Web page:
'Is it within you?': VPD launches drive to recruit more women
'The communication skills they bring to the table are very valuable, says recruiting officer
The Vancouver Police Department has launched a provincewide recruitment drive to beef up the number of female police officers who serve on the force.
The police department has "come a long way" since it first hired a female police officer in 1912, but "we still aren't where we want to be," said Chief Const. Adam Palmer in a statement.
Right now, about 25 per cent of the department's roughly 1,200 police officers are women. It's a big increase since 1987 when just five per cent of officers were women.
But the force wants to see that figure grow.
"Would we love to have our department be half women? Yeah, we would love it to be half women," said Vancouver Police Det.-Const. Andrea Dunn, who is part of the force's recruitment team.
"Is it realistic? I don't know. We need to search and find the best people for the job. Would it be perfect if it was 50-50? Absolutely."
Not just men's work
As part of the recruitment drive, officers will head to the B.C. Interior to reach out to would-be female recruits. They're targeting universities, colleges and sports teams.
The outreach comes at a time when Canada's national police force, the RCMP, is dealing with the legal fallout of hundreds of sexual harassment complaints.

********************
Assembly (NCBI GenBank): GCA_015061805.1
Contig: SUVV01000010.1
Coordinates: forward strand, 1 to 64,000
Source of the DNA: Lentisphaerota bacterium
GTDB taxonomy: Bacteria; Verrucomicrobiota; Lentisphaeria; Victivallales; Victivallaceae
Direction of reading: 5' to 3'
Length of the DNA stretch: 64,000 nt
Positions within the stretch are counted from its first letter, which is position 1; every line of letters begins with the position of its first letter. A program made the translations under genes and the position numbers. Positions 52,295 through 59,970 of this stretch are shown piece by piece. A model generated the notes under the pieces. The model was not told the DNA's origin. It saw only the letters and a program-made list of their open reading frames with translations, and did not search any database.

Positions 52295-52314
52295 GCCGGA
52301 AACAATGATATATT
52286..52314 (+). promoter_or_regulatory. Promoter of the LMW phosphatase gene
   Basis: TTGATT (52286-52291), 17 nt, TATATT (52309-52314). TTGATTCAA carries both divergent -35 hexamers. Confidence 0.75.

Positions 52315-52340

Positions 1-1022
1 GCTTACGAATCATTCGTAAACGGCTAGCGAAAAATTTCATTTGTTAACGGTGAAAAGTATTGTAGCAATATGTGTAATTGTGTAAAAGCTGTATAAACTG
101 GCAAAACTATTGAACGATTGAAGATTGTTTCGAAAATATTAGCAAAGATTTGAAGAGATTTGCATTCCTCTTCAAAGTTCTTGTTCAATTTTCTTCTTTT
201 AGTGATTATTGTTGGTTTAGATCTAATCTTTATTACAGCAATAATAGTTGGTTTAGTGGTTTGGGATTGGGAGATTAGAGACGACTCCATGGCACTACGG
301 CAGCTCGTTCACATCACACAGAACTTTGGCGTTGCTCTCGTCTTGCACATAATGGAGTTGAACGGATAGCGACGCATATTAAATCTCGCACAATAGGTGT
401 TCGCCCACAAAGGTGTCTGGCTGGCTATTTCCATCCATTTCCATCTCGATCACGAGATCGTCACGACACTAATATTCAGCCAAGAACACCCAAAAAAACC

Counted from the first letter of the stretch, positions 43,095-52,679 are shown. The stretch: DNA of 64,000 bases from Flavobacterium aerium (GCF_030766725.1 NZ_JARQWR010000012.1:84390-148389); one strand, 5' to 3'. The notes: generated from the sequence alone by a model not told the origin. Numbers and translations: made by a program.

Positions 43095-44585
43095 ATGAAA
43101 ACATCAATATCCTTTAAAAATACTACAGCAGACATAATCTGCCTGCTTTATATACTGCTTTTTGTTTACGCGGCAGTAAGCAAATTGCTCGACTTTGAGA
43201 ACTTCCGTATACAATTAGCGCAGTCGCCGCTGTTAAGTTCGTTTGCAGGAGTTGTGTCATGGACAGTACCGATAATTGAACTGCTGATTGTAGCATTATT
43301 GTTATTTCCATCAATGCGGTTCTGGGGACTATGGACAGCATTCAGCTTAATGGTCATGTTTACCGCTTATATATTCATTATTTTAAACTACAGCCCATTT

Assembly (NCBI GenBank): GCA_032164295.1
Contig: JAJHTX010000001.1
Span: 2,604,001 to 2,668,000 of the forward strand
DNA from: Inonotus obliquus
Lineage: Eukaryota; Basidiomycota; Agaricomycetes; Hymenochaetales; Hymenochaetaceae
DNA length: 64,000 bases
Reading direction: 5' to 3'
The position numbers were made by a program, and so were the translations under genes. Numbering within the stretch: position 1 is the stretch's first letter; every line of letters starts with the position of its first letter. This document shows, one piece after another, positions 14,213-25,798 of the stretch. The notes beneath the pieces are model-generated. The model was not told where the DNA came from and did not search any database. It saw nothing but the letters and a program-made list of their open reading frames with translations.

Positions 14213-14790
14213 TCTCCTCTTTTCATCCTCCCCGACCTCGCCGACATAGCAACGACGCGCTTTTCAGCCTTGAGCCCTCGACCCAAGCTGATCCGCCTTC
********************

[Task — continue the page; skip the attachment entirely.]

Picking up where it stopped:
RCMP Commissioner Bob Paulson, who announced he is retiring this week, has said sexual harassment is still an issue in the force.
Dunn said many women still have a misconception that police work is men's work. That's not the case, she said.
"Women are a strong part of policing," Dunn said. "They do things differently. They're compassionate — not to say men aren't — but they come from a whole different side.
"And the communications skills they bring to the table are very valuable."
Across Canada, the proportional representation of female officers ranged from a low of 8.4 per cent in Nunavut to a high of 24.7 per cent in Quebec, according to recent Statistics Canada figures.
In British Columbia, the figure is 21.9 per cent.
Lesley Bikos, a researcher at the University of Western Ontario, who has examined gender issues in Canadian police departments, said Canada has a better track record than the United States, where women make up 12 per cent of police officers.
But it's behind some European countries. Sweden's police forces are 29 per cent women, and in the U.K, it's 27 per cent.
Balance family life
Bikos, a PhD candidate on police culture, conducted interviews with about 75 officers at 23 police departments across Canada.
"In the U.S., Canada, the U.K, there is some evidence to show that things like workplace and family policies still aren't conducive with women's lives," she said.
"Essentially, the informal policies of policing have not caught up with women's rights in many ways and make it tough for women to balance family and on-duty life."
But Dunn disagreed. The 13-year Vancouver police veteran, who is also a mother, said the Vancouver force shows flexibility to parents.
The department is looking to fill about 80 front-line vacancies by the end of the year.